This is so wonderful! I found out this news the same week as Black Week, but I didn't want to post simultaneously so any information got lost.
The Racing Horse Commission has decided to allocate it's Breeders' Incentive Funds for non-racing horses to the three sound horse groups who were up for consideration: NWHA, FOSH, and the Horse Protection Commission. This means that if you live in KY, then you can earn money for showing your sound horse at any NWHA, FOSH or HPC group. So be sure to check with the RHC and the sound venue you show with to find out more. Click here for the link to their non-racing fund page.
hope the following articles make you as happy as they've made me. And be sure to take the time to thank the RHC for their choice. We have to let them know we fully support their decision.
PUBLIC PROTECTION CABINET
Kentucky Horse Racing Commission
Gov. Steven L. Beshear - Secretary Robert Vance
For Immediate Release
Contact: Jamie Eads, 859-246-2847, 859-351-0682 (cell)
KHRC Approves Recommendation to Allow Walking Horse Participation in Kentucky Horse Breeders’ Incentive Fund
Votes to recommend changes in fund program
LEXINGTON, Ky. (Sept. 8, 2009) – The Kentucky Horse Racing Commission (KHRC) voted today to approve the previously deferred Kentucky Walking Horse Breeders’ Incentive Fund (KWH-BIF) application based on recommendations presented by the KHRC Rules Committee.
The KWH-BIF was deferred at the Feb. 10, 2009 Commission meeting due to concerns over inadequate regulation and reporting of Horse Protection Act (HPA) violations, specifically the act of soring. The HPA, a federal law established in 1970, is regulated by the United States Department of Agriculture (USDA). The USDA trains and certifies the Horse Industry Organizations (HIO) and Walking Horse Shows will hire HIOs to enforce and uphold the HPA. The Commission noted in February the lack of enforcement at Walking Horse Shows when the USDA is not present and deferred the application back to the Rules Committee for further review.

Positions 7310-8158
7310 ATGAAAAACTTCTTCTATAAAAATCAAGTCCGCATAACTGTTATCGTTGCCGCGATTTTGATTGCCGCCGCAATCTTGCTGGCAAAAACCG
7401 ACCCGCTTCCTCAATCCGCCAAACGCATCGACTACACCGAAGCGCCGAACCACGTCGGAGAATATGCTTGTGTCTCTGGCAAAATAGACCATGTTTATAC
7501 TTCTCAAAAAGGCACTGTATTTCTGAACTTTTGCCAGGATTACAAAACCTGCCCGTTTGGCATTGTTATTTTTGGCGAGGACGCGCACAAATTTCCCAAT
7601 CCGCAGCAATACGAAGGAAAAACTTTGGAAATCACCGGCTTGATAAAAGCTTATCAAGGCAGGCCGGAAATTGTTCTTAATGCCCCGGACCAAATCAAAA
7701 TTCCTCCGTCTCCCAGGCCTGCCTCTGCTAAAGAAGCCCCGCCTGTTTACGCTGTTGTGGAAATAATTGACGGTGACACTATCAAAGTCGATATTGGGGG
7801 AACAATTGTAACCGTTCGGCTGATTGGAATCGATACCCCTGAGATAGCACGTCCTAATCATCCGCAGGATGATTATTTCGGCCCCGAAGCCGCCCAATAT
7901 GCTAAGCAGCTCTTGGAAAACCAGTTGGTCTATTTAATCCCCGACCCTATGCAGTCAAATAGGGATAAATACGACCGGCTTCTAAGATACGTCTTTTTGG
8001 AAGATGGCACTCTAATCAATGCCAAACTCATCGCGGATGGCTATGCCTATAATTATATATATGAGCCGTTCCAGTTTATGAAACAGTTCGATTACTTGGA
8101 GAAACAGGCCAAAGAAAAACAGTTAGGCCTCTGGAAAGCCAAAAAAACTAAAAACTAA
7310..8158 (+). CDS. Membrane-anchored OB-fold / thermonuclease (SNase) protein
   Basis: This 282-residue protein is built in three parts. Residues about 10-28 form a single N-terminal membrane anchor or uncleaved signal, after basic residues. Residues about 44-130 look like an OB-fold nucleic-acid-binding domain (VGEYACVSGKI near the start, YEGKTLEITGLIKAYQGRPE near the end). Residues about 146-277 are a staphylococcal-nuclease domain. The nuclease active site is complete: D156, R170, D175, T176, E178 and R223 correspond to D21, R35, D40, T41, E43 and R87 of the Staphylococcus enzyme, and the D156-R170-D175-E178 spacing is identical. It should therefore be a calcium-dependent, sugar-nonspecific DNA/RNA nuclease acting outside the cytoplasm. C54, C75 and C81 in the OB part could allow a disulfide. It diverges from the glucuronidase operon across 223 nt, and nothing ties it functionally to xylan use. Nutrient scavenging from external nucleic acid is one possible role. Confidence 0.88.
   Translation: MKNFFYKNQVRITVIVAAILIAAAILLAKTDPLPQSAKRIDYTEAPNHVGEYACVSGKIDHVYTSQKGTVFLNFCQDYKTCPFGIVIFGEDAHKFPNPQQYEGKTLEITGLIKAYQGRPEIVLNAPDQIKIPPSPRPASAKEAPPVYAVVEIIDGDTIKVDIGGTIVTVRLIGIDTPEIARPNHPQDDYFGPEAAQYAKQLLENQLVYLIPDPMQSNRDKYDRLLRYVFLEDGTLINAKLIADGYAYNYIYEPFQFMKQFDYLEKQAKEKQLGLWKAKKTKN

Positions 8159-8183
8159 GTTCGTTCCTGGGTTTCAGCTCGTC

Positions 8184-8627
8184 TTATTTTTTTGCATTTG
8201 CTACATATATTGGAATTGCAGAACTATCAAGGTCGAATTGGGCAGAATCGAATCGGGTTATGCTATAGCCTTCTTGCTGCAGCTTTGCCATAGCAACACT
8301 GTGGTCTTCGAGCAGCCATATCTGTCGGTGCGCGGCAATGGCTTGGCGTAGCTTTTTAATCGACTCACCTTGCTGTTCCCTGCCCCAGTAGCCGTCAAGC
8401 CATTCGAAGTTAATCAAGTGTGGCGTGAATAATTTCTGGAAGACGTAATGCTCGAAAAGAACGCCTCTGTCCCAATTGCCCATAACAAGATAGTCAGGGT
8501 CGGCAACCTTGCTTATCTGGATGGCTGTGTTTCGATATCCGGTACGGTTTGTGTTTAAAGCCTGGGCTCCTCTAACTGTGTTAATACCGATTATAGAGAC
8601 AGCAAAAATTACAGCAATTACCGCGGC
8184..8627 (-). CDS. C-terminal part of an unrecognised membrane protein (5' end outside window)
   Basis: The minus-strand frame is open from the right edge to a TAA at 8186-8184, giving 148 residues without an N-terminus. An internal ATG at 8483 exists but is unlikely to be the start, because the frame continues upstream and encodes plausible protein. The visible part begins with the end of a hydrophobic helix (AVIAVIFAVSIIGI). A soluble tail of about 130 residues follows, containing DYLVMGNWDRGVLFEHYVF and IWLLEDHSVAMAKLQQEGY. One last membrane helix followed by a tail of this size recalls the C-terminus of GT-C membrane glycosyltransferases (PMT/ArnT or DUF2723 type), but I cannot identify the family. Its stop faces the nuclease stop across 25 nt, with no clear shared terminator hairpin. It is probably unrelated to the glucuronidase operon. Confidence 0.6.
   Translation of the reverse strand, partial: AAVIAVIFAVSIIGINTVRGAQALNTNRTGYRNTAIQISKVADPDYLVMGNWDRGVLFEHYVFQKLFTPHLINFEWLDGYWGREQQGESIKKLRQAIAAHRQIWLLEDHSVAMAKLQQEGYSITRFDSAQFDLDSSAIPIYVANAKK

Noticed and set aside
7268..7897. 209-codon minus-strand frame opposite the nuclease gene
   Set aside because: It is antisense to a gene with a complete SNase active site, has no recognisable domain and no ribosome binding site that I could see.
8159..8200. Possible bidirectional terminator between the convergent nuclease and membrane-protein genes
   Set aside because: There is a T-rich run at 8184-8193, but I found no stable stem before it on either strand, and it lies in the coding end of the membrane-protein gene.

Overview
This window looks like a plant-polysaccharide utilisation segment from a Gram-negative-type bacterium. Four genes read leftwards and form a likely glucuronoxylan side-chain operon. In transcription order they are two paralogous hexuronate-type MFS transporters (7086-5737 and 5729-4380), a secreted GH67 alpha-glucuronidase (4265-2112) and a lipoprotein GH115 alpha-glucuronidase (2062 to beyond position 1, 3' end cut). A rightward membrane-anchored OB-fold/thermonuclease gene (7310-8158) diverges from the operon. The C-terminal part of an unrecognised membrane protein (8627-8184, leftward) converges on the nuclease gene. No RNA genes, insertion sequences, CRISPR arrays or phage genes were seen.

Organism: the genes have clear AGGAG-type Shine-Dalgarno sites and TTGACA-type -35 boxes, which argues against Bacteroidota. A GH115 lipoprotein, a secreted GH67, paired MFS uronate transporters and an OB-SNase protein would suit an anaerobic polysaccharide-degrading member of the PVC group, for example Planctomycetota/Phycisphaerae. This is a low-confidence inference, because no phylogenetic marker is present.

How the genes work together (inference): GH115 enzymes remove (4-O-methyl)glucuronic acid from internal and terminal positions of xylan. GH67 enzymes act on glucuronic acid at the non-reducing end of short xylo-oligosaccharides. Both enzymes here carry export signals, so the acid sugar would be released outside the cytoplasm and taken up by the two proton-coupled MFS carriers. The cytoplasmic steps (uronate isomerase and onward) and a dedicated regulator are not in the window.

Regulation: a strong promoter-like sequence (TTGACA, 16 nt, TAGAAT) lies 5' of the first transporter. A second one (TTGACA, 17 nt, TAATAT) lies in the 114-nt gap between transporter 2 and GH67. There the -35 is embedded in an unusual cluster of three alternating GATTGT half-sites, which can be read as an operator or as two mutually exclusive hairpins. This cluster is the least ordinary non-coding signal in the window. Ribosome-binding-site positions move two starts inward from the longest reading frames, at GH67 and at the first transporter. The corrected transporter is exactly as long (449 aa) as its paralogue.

The KHRC Rules Committee completed a full investigation of the KWH-BIF policies and procedures, Kentucky Walking Horse Industry Organization (KY-HIO) as well as other USDA-certified HIOs and Walking Horse Show management. Numerous discussions were held with KWH-BIF, American Association of Equine Practitioners (AAEP) and industry officials.
“As reform of the walking horse industry continues, the KHRC’s recommendations put the horse first,” said David L. Foley, AAEP executive director. “We believe these recommendations will help ensure humane treatment.”
Essentially, the recommendations will allow the Walking Horse members to participate in the incentive fund as well as reassure the Commission the Walking Horse shows are adequately regulated. Crucial to the recommendations is the list of approved HIOs. Any Walking Horse show in Kentucky that affiliates with one of the approved HIOs will be permitted to offer breeder incentive funds. This includes the Horse Protection Commission, the National Walking Horse Association, and Friends of Sound Horses. Additionally, the recommendations necessitate the need to escrow the 2009 funding and apply the 2009 funds to the 2010 show season.
“The safety and welfare of the horse is of great importance to the Commission and I applaud the Rules Committee for their complete investigation and subsequent recommendations,” said Lisa E. Underwood, executive director of the KHRC.